Reciprocal exchanges are groups or collections of insurers that provide benefits to one another. Usually structured as a non-profit entity, the reciprocal exchange is sometimes known as an inter-insurance exchange. This arrangement makes it possible to share coverage with other providers, effectively indemnifying each entity that is part of the exchange. While functioning in a manner that is similar to that of a mutual insurance company, there are several key differences.
One of the distinguishing characteristics of a reciprocal exchange is that the entity is not incorporated. This is different from a mutual insurance company that is incorporated. As a result, the individual members of the exchange remain liable, rather than enjoying the joint liability that would be present if the entity were incorporated. Current legislation in jurisdictions where the creation of this type of insurance pool generally do place limits on the liability of each member or subscriber, often to no more than the assets held by the individual member.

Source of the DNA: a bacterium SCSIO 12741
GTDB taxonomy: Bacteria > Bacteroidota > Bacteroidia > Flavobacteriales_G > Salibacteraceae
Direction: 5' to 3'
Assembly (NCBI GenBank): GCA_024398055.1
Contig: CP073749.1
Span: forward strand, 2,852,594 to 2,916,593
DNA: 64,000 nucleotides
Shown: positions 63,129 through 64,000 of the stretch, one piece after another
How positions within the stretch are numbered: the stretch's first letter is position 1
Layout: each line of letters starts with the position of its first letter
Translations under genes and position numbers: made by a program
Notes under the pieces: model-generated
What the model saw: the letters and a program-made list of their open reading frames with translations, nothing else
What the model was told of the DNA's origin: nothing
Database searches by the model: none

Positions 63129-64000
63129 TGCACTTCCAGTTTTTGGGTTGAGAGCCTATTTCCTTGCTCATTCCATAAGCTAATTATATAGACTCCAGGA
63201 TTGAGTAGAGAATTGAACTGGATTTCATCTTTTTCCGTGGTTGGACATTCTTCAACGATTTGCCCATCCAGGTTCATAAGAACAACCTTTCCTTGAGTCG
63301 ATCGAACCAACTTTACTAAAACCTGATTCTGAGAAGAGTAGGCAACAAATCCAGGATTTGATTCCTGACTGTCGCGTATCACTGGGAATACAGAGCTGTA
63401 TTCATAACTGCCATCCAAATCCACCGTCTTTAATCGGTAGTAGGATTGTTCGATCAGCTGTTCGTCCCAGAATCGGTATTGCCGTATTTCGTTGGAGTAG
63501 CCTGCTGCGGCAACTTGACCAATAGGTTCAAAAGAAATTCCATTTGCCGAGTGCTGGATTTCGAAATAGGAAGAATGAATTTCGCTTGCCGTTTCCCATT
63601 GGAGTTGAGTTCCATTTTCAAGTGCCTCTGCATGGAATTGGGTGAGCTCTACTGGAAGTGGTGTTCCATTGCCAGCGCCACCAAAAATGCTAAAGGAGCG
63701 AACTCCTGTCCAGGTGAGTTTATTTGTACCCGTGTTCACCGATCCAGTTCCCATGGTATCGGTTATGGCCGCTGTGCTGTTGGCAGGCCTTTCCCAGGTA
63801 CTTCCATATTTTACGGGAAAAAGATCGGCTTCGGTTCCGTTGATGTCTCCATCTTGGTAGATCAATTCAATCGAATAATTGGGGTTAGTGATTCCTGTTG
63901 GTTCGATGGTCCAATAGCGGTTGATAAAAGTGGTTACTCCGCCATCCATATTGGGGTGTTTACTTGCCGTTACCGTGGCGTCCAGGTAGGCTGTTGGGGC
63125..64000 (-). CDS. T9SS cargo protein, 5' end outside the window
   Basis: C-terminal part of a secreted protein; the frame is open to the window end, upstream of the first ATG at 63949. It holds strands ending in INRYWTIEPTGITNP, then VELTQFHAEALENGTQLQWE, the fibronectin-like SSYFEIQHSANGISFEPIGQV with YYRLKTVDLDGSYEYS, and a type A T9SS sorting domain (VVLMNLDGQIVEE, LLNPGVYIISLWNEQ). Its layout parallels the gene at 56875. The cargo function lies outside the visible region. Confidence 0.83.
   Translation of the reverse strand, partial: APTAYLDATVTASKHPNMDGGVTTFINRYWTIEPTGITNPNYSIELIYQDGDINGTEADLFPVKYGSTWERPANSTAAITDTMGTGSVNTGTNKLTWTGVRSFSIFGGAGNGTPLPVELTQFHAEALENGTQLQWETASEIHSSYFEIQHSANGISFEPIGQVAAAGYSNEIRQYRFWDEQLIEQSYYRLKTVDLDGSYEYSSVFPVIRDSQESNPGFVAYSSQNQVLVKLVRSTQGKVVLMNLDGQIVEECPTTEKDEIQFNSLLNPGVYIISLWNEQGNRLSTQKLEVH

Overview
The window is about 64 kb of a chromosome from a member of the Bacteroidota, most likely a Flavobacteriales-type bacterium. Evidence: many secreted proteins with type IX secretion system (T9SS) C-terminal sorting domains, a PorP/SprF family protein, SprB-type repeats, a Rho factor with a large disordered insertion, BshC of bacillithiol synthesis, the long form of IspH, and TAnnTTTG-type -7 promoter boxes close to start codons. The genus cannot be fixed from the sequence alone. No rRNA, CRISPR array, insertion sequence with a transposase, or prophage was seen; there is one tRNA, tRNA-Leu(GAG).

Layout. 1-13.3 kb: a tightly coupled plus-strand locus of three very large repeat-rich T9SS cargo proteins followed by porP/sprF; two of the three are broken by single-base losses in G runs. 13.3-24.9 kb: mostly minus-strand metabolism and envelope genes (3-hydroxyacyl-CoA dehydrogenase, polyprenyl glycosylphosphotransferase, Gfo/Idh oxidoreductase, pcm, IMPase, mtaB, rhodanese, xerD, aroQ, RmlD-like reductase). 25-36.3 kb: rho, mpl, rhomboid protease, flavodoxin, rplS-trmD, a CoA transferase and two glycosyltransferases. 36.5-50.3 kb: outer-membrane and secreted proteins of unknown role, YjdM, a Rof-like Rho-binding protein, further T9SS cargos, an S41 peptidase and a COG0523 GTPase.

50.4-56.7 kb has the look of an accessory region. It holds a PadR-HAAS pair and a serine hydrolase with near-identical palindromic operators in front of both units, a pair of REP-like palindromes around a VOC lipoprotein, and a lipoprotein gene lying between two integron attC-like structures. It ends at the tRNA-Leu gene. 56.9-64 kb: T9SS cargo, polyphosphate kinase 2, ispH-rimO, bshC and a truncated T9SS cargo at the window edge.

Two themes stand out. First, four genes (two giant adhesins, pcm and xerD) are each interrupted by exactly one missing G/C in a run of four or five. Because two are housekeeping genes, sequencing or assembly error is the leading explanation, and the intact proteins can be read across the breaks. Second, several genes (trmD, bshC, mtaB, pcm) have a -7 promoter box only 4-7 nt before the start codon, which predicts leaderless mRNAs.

A wide range of entities can become members of a reciprocal exchange. Sometimes referred to as subscriber, the member may be an individual, a limited liability corporation, a limited partnership, or a general corporation. The terms and conditions for membership will vary from one exchange to the next, although all must comply with local regulations in order to function as a legal entity.
Municipalities may also choose to form a reciprocal exchange as a means of providing a wider range of insurance benefits to those that participate in the entity. This makes it possible to cross-indemnify a number of small town governments, counties or parishes, or even small cities, without incurring the expense that would be involved in creating comparable insurance coverage packages. The exchange is funded by the deposits made by each member entity, effectively making it possible for all members to enjoy benefits that would be difficult to secure in other circumstances. In times of economic troubles, the model of a reciprocal exchange has become increasingly attractive to local jurisdictions with limited resources.
To manage the reciprocal exchange, the entity engages the services of a legal professional who functions as an attorney in fact. This individual is normally entrusted with all the assets of the entity, and is free to manage them in accordance with the bylaws that govern the organization. In most situations, all participants in the exchange retain rights to the assets pledged, a situation that makes the attorney in fact more of a trustee, and the members or subscribers beneficiaries of the reciprocal trust arrangement.